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Re: Series of minor questions about OpenPGP 4

On Sat, Jan 31, 2009 at 4:48 AM, David Shaw <dshaw@xxxxxxxxxxxxxxx> wrote:
>> a) when I use a 0x20 key revocation signature:
>> Am I correct that the explanation on page 21 says: A key having a
>> revocation signature is completely invalid including all it's UIDs,
>> subkeys, etc. and this cannot be undone in any way?
> Yes.  However note that you can un-revoke a key by removing the
> revocation signature.  That's very difficult to do in practice
> (keyservers would have the revoked copy).
Of course,...

>> b) when I use a 0x28 key revocation signature:
>> Does this (according to the RFC) make the subkey forever unusable, as
>> above with the 0x20s?
>> Or would issuing a subkey binding signature more recent than the 0x28
>> bring it (the subkey) back?
> That's a good question.  The RFC specifies that a subkey may have one
> (and only one) binding signature, and zero or one revocations.
Wow,.. uhm could you please point me to the location that mandates this?

> Thus you cannot resign a subkey to un-revoke it.
Uhm what do you mean with this?

> I don't recall if that is
> the reason the key grammar enforces exactly one binding signature, but
> it would seem to follow naturally from that grammar.
Ok,.. uhm let me think. This would also mean, that it's not possible
to later change the properties of a subkey (e.g. preferred algorithms
or it's key flags) while all this IS possible for the primary key and
for UIDs, right?

> Of course, you could strip off both the binding sig and revocation sig
> and just make a new signature, but then you're back in the
> distribution problem I mentioned earlier with un-revoking whole keys.
Yeah,.. the keyservers would prevent this.

> Part of the design of OpenPGP is that subkeys are cheap - you should
> be able to make new ones easily.
That's true, of course. But it could be annoying if people expect
particular (sub)key ids, as they're used to it (e.g. when using a
subkey for a special role like "work" or "home").

> In fact, there was a proposal for
> perfect forward security in OpenPGP a few years ago that involved
> generating new subkeys very frequently (even to the point of a new subkey per message)
Wouldn't this actually create new security problems? I'm by no means a
crypto-expert, but AFAIK the more one uses a key to sign/encrypt data,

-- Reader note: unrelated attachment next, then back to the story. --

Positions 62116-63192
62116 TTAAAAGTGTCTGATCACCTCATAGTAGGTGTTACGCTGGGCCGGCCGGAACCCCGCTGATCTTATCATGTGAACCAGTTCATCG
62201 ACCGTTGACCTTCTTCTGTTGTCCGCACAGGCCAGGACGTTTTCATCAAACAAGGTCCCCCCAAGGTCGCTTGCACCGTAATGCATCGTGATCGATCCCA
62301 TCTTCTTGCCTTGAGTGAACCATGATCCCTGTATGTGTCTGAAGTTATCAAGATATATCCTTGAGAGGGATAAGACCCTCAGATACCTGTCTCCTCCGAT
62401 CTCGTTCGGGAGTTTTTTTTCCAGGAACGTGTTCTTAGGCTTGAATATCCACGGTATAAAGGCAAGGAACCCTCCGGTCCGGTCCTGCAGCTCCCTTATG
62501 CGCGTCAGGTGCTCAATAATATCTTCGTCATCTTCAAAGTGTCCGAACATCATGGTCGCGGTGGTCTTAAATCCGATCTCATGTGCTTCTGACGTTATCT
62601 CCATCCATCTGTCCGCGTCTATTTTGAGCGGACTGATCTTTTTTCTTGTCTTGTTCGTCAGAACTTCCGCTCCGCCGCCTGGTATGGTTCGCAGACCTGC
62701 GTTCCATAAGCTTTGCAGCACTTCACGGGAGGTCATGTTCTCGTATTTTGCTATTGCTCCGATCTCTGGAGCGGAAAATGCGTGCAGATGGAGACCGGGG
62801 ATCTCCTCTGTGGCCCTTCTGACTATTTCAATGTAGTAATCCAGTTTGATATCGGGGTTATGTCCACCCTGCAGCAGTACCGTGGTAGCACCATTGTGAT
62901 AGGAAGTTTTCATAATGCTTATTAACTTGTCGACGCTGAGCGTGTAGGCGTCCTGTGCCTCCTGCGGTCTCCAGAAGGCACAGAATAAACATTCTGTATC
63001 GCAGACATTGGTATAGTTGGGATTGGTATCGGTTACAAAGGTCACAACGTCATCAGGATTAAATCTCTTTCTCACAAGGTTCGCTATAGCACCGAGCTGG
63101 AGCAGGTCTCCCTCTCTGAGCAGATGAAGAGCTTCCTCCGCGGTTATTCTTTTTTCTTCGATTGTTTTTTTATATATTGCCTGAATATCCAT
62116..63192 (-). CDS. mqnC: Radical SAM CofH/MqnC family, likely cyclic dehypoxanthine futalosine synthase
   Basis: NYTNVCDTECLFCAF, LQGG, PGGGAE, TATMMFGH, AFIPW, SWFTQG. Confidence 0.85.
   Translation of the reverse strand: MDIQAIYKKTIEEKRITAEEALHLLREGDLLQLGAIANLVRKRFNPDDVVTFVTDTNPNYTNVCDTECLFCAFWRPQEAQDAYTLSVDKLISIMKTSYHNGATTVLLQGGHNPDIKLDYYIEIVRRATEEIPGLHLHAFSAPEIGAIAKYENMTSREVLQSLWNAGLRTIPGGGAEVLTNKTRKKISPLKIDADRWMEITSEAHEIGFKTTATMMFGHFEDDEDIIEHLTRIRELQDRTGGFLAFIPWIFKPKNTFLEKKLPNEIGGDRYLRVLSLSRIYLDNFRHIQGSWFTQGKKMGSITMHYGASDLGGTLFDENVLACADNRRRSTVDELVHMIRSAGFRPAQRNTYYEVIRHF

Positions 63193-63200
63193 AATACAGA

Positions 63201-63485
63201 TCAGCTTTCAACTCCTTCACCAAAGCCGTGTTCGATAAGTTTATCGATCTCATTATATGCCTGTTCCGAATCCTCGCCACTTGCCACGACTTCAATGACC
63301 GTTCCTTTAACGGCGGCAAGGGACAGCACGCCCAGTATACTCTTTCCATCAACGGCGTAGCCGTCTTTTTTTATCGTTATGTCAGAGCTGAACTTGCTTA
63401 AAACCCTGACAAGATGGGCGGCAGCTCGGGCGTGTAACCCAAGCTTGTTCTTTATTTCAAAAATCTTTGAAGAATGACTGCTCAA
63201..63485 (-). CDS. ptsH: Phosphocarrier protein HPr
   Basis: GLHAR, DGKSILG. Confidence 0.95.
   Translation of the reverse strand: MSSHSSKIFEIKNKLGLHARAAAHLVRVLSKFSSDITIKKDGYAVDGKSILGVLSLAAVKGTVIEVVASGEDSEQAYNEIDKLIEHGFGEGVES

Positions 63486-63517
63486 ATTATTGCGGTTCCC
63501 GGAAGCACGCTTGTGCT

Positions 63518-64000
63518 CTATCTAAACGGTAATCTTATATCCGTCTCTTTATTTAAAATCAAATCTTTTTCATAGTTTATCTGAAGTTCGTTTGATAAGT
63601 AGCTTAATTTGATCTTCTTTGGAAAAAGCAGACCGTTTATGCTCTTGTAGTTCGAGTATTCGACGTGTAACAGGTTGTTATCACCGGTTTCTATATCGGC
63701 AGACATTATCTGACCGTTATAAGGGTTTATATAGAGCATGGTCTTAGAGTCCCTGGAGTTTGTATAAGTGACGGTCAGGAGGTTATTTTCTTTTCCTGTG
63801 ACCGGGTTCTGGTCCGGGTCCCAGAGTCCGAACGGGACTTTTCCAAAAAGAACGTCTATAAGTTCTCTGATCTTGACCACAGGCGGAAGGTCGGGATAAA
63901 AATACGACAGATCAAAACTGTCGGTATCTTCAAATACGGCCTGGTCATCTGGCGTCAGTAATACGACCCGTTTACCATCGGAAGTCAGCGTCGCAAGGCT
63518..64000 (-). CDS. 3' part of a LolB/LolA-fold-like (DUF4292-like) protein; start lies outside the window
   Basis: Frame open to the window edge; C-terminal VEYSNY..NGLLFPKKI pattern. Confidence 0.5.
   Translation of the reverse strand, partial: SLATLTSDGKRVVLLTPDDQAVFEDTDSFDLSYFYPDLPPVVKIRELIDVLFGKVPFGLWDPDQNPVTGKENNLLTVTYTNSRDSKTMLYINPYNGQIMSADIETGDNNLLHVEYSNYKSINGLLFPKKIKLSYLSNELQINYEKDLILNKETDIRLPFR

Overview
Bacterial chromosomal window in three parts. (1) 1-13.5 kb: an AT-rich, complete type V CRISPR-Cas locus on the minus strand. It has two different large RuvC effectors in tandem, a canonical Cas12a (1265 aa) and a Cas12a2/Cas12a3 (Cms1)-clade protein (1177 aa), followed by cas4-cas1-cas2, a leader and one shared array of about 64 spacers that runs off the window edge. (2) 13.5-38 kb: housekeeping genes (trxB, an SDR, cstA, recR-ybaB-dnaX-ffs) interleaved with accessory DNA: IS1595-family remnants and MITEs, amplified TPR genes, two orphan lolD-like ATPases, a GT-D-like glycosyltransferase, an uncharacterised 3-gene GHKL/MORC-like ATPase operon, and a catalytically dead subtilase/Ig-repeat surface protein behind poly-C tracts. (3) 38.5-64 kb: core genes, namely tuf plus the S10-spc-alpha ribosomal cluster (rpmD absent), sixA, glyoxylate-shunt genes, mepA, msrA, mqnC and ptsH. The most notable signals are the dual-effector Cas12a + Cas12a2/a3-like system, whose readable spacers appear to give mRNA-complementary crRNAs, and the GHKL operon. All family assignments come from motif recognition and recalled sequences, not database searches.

the more it is likely that someone can use all this data for
statistical attacks.
And this would be especially bad for the primary key, as far as I understand?

>> c) when I use a 0x30 certification revocation signautre.
>> Here the whole thing is different to a) and b) (as far as I understand).
>> The RFC says "This signature revokes an EARLIER User ID certification
>> signature..."
>> Does this now exactly mean,.. that it revokes ALL earlier user id
>> certification signatures?
> Not exactly - it revokes one signature.  However if there is more than
> one signature, the earlier signature should be superseded by the later
> one.
I must apologize myself,.. but I don't understand this.
The RFC must somehow specify which of the earlier self-signatures is
revoked by it, or not? Or does it always revoke the MOST RECENT found
signature BEFORE its own timestamp? If so where is this specified (I'm
just curious, not that I wouldn't believe you ;-) )?
And if that's the case we must remember that an implementation is
allowed to use any self-signature, it's just RECOMMENDED to use the
most recent.
This would mean the following:

Public Key
User ID
0x13 timestamp 1
0x13 timestamp 2
0x30 revokes the 0x13 from timestamp 2


Public Key
User ID
0x13 timestamp 1
0x30 still revokes the 0x13 from timestamp 2
0x13 timestamp 2

but now it's effectively as if we'd just have:
Public Key
User ID
0x13 timestamp 1

(isn't this what gnupg does when doing a minimize? removing all
unusable signatures?)

And even if not actually removed, an implementation would now be
allowed (as far as I understand the RFC) to use the 0x13 from
timestamp 1? Ok gnupg doesn't do this like this, as you explained in
that (sig+sig+revoc) example before, but other could.

I think I become mad ^^

> This will work in GPG, but I don't think it is necessary -
Sorry when I'm nasty, but just think of the example directly above
this text? Or the other examples I gave (with the older self-signature
using MD5 and the new SHAsomething, or other differing subpackets).
Of course probably any reasonable implementation will follow the
recommendation and just use the most recent self-sig like gnupg does
(sig+sig+revoc), but others might not.

What's the opinion on the others on this?

> the same thing would happen even if you removed the revocations
Ok but for this we have the keyservers... (thank god) ^^

> (Note,
> though, that you can't have a 0x1F on a UID.  0x1F is a direct key
> signature and is not issued on a UID).
Oopps,.. of course,.. that was a typo ;-)

Thanks again in advance,